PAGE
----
A participant seeking benefits under the Plan must apply for benefits under the Social Security Act [42 U.S.C. § § 401-433, 1381-1383f] when the duration of his or her disability " meets the minimum duration required to apply for such benefits."  ECF No. 17-2 at 16. Minutello was instructed to apply for Social Security disability benefits if she had not already done so. ECF No. 17-1 at 863. In a decision rendered on February 17, 2002, the Social Security Administration (" SSA" ) determined that Minutello had become statutorily " disabled" on June 1, 2001. Id. at 1093. She was advised that benefits under the Social Security Act would be forthcoming. Id.
After investigating Minutello's condition further, Hartford determined that she was " disabled" under the " Any Occupation"
standard. ECF Nos. 20 & 32 at ¶ 12. Consequently, Minutello's benefits under the Plan continued beyond June 2, 2003. ECF No. 17-1 at 1061. On June 7, 2005, Minutello verified that nobody in her family had an alternative source of income or an interest in a business. Id. at 42. Between 2007 and 2009, Dr. Singh submitted annual statements to Hartford supporting Minutello's continued eligibility for benefits. ECF Nos. 20 & 32 at ¶ 14. Minutello periodically detailed her abilities and limitations in response to inquiries made by Hartford. Id. at ¶ 15.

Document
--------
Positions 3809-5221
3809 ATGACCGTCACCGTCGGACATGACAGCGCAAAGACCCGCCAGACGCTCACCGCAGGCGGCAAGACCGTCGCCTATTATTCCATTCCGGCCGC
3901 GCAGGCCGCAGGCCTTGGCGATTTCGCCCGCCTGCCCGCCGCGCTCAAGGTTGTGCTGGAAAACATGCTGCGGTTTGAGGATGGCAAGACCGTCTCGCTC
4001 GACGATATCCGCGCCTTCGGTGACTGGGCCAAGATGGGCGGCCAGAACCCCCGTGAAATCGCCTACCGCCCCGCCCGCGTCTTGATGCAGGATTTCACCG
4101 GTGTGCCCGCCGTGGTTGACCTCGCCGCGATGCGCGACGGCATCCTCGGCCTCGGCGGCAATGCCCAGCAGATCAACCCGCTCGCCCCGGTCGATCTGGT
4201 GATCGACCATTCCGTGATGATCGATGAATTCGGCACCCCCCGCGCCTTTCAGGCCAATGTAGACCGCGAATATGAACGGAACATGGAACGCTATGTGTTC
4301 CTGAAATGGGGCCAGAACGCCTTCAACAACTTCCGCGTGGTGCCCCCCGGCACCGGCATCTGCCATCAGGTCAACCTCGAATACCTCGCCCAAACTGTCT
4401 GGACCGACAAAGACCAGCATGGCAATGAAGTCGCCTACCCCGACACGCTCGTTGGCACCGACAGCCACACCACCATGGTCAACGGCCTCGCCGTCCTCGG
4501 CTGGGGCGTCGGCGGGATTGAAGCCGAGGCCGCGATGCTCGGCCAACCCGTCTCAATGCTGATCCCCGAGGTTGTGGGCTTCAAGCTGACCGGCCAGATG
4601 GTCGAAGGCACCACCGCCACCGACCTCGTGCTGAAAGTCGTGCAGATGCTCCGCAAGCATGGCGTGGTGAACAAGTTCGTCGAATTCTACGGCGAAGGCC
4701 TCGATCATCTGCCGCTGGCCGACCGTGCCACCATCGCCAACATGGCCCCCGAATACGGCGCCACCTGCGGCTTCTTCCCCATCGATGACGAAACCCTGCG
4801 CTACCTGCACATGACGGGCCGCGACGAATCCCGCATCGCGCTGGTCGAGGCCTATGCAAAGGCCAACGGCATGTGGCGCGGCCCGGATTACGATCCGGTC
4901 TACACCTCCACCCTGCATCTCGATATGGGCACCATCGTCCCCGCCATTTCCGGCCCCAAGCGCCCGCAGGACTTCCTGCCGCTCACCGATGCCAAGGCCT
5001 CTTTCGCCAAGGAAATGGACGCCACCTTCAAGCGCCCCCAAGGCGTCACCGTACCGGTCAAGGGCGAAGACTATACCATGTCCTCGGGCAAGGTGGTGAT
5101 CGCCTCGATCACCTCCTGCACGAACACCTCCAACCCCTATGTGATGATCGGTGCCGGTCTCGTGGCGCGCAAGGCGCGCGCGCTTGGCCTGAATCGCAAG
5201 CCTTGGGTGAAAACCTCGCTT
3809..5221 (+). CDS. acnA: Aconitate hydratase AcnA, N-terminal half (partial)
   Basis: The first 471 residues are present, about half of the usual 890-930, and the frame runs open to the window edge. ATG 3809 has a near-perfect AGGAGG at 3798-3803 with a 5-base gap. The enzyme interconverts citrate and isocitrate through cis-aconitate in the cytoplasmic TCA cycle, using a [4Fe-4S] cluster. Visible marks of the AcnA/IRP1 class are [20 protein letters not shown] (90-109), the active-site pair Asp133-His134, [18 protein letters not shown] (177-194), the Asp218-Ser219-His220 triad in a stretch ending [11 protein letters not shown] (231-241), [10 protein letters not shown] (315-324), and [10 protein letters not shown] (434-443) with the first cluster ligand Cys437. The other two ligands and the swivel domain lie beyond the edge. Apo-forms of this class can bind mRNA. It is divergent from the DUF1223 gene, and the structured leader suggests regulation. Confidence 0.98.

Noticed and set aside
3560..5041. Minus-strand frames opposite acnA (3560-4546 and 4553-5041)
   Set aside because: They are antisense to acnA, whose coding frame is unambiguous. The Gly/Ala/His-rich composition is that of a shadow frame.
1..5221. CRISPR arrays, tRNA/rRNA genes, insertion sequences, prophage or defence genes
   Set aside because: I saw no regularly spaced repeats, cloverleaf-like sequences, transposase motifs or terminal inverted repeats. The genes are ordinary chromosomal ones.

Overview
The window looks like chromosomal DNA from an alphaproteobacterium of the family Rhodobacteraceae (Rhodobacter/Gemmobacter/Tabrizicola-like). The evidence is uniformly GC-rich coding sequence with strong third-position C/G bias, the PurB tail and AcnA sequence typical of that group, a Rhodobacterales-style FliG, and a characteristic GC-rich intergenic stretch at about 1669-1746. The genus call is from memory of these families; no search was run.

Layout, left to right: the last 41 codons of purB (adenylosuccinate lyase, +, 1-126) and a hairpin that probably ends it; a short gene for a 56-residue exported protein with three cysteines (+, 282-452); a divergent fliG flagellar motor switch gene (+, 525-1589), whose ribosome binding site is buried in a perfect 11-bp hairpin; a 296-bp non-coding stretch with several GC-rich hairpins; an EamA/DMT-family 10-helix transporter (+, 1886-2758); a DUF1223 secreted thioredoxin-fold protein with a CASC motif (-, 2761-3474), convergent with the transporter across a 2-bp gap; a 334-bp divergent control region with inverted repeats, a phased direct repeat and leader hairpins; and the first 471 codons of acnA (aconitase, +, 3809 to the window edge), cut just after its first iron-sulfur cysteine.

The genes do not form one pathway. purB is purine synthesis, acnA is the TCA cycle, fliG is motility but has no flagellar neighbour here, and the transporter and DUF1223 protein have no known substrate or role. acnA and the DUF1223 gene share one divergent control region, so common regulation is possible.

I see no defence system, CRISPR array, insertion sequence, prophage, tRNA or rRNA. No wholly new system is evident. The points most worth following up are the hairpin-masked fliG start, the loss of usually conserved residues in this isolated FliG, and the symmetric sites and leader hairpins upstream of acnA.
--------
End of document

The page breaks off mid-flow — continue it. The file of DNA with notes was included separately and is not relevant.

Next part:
At some point, Minutello complained of progressive memory problems. ECF Nos. 20 & 32 at ¶ 17. On October 21, 2009, Dr. Hassan Hassouri performed a neurological examination of Minutello to determine whether she was suffering from a memory impairment. Id. at ¶ 16. He recommended that neuropsychometric testing be conducted to ascertain any deficits that she may have had in specific areas. Id. An outpatient neuropsychological assessment was performed by Dr. Tad Gorske on March 2, 2010. Id. at ¶ 17. In most respects, the assessment yielded normal results. Id. at ¶ 18. Although Minutello's cognitive scores were consistent with those of patients suffering from autoimmune disorders, Dr. Gorske suggested that such cognitive difficulties were attributable to anxiety and depression. Id. at ¶ 19. A magnetic resonance imaging (" MRI" ) scan was recommended to rule out intracranial pathology. Id. at ¶ 20. Dr. Gorske also advised Minutello to " seek out a course of psychotherapy to work on stress management." Id. Minutello apparently declined to follow Dr. Gorske's recommendations. Id.